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  5. "Give it to our father."

"Give it to our father."

Translation:Gib es unserem Vater.

August 17, 2017



Why not "Gib unserem Vater es"?

I thought that dative came before accusative.


Generally pronouns come before nouns. The mnemonic is DAN PAD PIN.

DAN: Dative then Accusative with two Nouns.

PAD: With two Pronouns, Accusative then Dative.

PIN: Pronouns In front of Nouns..


Er gibt dem Mann den Hut.

Er gibt ihn ihm.

Er gibt ihm den Hut.

Er gibt ihn dem Mann.


I am still a little confused. Here's what I gathered:

  • Wenn sowohl Dativ als auch Akusativ Nomen sind, dann Dativ vor akusativ. According to which : "Mario gibt dem Mädchen einen Bleistift" ist richtig aber "Mario gibt einen Bleistift dem Mädchen" ist falsch. Warum ist das?

  • Wenn da zwei pronomen sind, dann Akusativ vor Dativ. "Sally zeigt ihn ihm" Warum ist "Sally zeigt ihm ihn" falsch?

  • Ich kann nicht die letzte Regal verstehen. Pronomen ist immer vor die Nomen. Warum ist das eine Regal? Warum ist " Er gibt dem Mann ihn " nicht richtig?

I understand that some rules are fundamental to a language and cannot be explained. They are just the way they are. However, I would like to know why certain sentences are wrong. German is richer than the English language, and hence it is a bit harder to learn for English speakers.

Ich habe meine Frage im Deutsch geschreiben, damit ich deutsch lernen kann. Korrigiere mich, wenn ich falsch bin. Vielen Dank


I'm guessing that dative-accusative order does not apply here because there is a pronoun instead of nouns for both cases.


Why is the "to" word not used in this sentence?


Since "unserem" has the dativ case ending, we already know the father is receiving the item, without needing a preposition.


Can't it also be phrased as "Gib unseren Vater es."?


How is Übergib different from Gibt and why is it conjugated with no t?


"Geben": to give

"Übergeben": to hand over

ich übergebe, du übergibst, er/sie/es übergibt, wir übergeben, ihr übergebt, sie übergeben

ich übergab, du übergabst, er/sie/es übergab, wir übergaben, ihr übergabt, sie übergaben


    Sure, but those are just the regular conjugations for Präsens and Präteritum. The conjugation we have here is Imperativ (giving a command). There are three forms of the imperative mood, and any of them should be accepted here:

    (Über)gib es unserem Vater - speaking to one person casually
    (Über)gebt es unserem Vater - speaking to more than one person casually
    (Über)geben Sie es unserem Vater - speaking to any number of people formally

    Duolingo also has a lesson tips page on this topic.


    I don't know anything about übergib, but gib has no t because it is imperative. Also notice that the verb is in the first position, another clue that this is an imperative sentence.


    Why isn't zu included?


    This is not a problem only in this particular sentence but in many sentences that involve the English word "it" as an object: translations with "ihn" and "sie" have to be admitted since there is no equivalence between the English 'it' and the German "es". "It" refers to any thing or animal, whereas "es" refers only to things and animals of neuter gender. Things and animals of masculine gender are referred in German as "ihn" (in the accusative case) and those of feminine gender as "sie", and both words translate as "it" in English when they refer to things or animals, not necessarily "him" or "her".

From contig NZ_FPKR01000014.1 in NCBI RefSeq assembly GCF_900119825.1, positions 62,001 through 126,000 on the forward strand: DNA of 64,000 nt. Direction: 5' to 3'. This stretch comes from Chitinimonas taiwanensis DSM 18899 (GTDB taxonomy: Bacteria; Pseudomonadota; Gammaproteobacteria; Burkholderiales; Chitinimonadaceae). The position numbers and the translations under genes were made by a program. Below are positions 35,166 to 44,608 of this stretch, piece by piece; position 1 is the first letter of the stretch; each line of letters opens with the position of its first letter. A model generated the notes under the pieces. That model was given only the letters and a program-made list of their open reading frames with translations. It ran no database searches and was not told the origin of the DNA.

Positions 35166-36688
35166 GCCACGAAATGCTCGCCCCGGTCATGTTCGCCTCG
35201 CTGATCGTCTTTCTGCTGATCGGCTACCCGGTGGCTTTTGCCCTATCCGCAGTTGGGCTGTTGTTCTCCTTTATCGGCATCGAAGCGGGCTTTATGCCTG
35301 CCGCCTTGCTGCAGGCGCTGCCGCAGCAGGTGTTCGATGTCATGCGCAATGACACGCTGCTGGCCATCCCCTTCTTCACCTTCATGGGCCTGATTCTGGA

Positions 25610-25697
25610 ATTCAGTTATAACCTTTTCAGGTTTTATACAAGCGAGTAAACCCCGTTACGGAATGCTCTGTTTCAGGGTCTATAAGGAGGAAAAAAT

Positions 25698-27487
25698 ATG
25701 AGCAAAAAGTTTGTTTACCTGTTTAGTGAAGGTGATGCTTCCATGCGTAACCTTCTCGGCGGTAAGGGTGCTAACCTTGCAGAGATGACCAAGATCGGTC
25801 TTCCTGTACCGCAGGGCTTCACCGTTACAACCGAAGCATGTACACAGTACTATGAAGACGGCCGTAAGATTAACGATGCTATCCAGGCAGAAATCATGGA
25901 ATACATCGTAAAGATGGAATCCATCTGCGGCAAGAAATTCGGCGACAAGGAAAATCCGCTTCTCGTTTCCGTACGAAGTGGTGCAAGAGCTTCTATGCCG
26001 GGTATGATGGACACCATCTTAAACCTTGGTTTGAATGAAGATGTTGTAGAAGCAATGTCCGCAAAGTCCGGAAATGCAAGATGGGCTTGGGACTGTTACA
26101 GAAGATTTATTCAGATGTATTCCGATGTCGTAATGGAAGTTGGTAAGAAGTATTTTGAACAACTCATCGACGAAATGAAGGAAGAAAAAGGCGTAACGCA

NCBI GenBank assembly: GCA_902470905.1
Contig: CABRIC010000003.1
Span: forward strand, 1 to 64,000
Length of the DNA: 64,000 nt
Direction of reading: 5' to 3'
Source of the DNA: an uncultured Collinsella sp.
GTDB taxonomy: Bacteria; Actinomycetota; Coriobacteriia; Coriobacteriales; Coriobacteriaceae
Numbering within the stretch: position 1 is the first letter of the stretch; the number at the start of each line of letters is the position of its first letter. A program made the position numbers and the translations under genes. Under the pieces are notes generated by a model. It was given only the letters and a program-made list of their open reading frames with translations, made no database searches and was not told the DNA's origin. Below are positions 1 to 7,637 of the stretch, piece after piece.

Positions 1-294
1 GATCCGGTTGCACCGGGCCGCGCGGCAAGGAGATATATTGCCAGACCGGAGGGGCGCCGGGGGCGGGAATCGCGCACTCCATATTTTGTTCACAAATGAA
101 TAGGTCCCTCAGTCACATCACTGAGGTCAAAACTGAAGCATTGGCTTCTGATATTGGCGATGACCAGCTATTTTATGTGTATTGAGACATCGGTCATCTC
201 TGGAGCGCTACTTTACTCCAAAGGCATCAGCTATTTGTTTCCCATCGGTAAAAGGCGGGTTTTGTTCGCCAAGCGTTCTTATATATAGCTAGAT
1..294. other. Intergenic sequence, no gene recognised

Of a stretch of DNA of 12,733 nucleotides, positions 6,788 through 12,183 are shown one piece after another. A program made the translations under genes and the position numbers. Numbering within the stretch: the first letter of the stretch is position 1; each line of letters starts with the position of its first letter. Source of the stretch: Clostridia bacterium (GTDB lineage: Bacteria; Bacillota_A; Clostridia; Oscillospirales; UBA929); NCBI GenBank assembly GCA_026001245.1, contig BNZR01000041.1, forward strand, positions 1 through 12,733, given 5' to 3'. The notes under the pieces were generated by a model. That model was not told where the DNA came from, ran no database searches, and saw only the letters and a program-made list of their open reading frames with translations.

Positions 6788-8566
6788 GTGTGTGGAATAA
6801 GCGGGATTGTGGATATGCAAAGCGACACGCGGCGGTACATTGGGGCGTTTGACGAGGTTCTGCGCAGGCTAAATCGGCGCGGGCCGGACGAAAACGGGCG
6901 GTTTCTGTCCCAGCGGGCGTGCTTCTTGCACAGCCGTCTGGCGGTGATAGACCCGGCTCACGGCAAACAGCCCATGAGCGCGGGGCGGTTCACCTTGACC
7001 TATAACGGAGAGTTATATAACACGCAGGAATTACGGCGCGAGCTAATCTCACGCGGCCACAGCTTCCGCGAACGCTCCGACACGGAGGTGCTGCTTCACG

Why not "Gib es zu unserem Vater." ?


    Why is it "unserem" and not "unser"?


    Very late reply, but in case someone else is wondering: the person receiving the object needs to be in the dative case. Since "Vater" is masculine, "unser" becomes "unserem". (It'd be "unserer Mutter".)


    Gibt es zu unser Vater ("Give it to our father.") Why omit the 't' in Gibt? No dative required. Easy.

    Geben (verb) Present simple ich gebe du gibst er/sie/es gibt ihr gebt Sie/wir geben



    Even it that was valid, with "zu" you still need dative. The list of common dative prepositions is "aus außer bei gegenüber mit nach seit von zu", so you'd still need "zu unserem Vater".
    For example, "I'm going to our father" would be "Ich gehe zu unserem Vater".


    "Gibt" is not a valid imperative form. "Gibt" is only used for er/sie/es present tense: "Er gibt es unserem Vater." If you're telling one person to do something (informally), you have to use the du-imperative form, "Gib": "Gib es unserem Vater." If you're telling multiple people to do something (informally), you have to use the ihr-imperitive form, "Gebt": "Gebt us unserem Vater."

    None of these circumstances negate the need for dative, which has to do with the fact that we are giving something to someone (creating a dative object).


    I always thought that dative came vefore accusative. (Actually I kinda relied on the word order to figure out whether a noun would be dative or accusative.) Now, I think word order isn't that strict and dative means "to ...." whereas accusative is a simple pronoun. So as long as the noun is dative, the word order doesn't matter. But then I stumbled across a post made earlier in this thread by @Deinonysus about that DAN PAD PIN acronym. Now I am confused again cuz that suggests that the word order does matter but it's different for diferent situations. I am trying to understand this as "Give Sally the pen" and "Give the pen to Sally" essentially mean the same thing regardless of whether Sally is mentioned first or the pen. But the DAN PAD PIN is a little confusing. Can someone please throw more light on that?


    Why can't I use Schenken? Schenk es unserem Vater


    Hi, I thought that if the base/stem of the verb changes when one forms "du, er, sie or es the imperative uses the unchanged stem? So why is it "gib" and not "geb?" Thanks to anyone who can explain this to me.

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